I was watching a video on youtube : http://www.youtube.com/watch?v=nLh8xnf_Qx0 That I didn't have an answer for. He gives the argument that Matthias became the 12th apostle by the casting of Lots. And then he says that Barnabas and Paul were referred to also by the words apostles. So he argues that apostleship continues on into the current age. What is the contest to this?
All he seems to be doing is widening the traditional understanding of the word "apostle" to it's original Greek meaning, which is "messenger".
I don't see a problem with that on an academic level.
That being said, I think his redefinition and reuse of the word in the modern world is unnecessary and argumentative. Why use the word "apostle" when the word "missionary", "evangelist" or "church planter" is far more widely understood, accepted, and has the same meaning in modern language?
I think he would do well to let go of his insistence, and in humility, repeat with John the Baptist in John 3:30:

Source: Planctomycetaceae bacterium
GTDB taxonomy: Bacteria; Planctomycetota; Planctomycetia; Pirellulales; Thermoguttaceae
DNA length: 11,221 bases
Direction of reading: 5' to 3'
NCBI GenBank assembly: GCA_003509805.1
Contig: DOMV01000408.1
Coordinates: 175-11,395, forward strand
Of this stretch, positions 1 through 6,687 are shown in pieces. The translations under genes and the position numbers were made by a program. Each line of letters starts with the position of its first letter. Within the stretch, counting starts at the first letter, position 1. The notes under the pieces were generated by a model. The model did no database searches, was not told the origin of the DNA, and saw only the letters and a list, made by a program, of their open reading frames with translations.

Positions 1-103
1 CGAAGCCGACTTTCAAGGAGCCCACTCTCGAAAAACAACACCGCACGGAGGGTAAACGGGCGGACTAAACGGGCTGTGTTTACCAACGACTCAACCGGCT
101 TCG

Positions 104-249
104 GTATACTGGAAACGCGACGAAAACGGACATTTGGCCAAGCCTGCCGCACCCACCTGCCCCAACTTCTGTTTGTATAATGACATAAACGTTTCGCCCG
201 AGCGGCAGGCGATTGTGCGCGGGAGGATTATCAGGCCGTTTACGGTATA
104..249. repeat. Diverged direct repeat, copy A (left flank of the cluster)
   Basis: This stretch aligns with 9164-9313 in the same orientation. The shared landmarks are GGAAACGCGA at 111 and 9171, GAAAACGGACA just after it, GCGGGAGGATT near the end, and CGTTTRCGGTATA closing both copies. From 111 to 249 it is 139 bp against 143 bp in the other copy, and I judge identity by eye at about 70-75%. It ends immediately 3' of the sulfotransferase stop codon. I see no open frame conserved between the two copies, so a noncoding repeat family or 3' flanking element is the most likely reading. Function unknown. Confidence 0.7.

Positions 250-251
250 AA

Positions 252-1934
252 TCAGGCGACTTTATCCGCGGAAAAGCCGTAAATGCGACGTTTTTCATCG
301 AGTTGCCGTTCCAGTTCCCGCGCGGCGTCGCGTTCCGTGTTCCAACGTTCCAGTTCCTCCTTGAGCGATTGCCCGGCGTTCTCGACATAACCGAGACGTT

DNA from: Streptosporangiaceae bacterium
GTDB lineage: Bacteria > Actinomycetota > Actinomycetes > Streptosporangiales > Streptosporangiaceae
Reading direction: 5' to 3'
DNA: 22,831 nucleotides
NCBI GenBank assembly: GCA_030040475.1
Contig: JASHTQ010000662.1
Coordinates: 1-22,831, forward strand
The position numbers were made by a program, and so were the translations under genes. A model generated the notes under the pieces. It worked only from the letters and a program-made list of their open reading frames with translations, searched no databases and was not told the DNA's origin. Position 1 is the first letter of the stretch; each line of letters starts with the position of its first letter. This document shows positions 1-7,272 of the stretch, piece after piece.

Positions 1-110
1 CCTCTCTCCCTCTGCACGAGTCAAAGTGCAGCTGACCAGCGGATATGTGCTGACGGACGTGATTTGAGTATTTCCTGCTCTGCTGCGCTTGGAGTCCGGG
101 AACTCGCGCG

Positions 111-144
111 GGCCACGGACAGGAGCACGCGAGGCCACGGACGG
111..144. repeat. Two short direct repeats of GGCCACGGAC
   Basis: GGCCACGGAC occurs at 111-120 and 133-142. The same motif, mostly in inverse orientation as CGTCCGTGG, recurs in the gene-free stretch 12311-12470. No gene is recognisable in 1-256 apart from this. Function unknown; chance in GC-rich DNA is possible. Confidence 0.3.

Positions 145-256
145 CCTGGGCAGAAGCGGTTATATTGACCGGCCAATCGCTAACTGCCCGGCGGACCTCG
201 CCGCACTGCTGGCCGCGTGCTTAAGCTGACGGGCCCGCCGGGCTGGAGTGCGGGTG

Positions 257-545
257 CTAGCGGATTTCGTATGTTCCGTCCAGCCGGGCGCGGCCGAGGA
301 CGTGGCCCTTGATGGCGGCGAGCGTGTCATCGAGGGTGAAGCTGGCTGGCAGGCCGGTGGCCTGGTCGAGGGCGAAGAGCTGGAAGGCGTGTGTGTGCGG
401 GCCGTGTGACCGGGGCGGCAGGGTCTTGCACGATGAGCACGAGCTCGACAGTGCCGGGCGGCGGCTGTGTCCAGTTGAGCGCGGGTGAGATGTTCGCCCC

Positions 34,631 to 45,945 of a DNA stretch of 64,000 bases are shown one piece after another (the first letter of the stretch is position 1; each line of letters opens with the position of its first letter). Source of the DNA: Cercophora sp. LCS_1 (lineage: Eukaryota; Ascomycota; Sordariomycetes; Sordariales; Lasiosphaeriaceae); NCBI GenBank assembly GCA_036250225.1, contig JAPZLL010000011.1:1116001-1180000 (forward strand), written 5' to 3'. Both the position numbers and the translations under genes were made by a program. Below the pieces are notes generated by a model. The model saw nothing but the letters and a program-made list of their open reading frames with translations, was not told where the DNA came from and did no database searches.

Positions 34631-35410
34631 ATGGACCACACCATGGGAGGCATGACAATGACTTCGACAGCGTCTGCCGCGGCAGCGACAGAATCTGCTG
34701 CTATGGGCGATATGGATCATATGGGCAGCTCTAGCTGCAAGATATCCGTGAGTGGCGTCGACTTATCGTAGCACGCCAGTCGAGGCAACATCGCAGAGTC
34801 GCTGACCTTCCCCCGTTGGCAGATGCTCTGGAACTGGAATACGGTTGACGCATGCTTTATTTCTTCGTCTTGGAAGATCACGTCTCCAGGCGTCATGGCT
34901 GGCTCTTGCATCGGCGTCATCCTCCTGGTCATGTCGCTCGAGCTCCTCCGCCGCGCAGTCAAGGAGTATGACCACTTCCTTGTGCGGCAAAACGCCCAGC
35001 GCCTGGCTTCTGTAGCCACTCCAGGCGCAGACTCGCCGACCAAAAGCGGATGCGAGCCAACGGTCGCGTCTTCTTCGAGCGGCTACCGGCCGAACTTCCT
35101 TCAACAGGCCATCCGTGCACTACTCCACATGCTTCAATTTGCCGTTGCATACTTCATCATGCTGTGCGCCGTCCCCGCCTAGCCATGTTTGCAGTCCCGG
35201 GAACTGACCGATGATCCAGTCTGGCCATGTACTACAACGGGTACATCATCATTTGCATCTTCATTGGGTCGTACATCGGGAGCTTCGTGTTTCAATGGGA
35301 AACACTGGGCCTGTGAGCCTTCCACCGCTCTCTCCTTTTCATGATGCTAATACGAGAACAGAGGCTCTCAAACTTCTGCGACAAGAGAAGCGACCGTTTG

Because, to paraphrase Paul in Galatians 2:6: "What we are makes no difference. God shows no partiality."
The word "apostle" has two meanings in a Protestant Christian context. From http://christianity.about.com/od/glossary/a/Apostle.htm
Then the second one was given:
In this more "ordinary" sense of the term, the answer is an obvious "yes".
However, I wanted to address the other meaning of the term: An Apostle in the sense that the original twelve were Apostles.
Most Christian denominations believe that Apostleship in this sense ended with the original twelve. However, certain denominations, such as the LDS Church believe that Apostleship in an authoritarian sense has been re-established and continues to this day.
Further, the Catholic Church teaches Apostolic Succession, which indicates that an official line continued from the original twelve, more in the sense that you seem to be asking.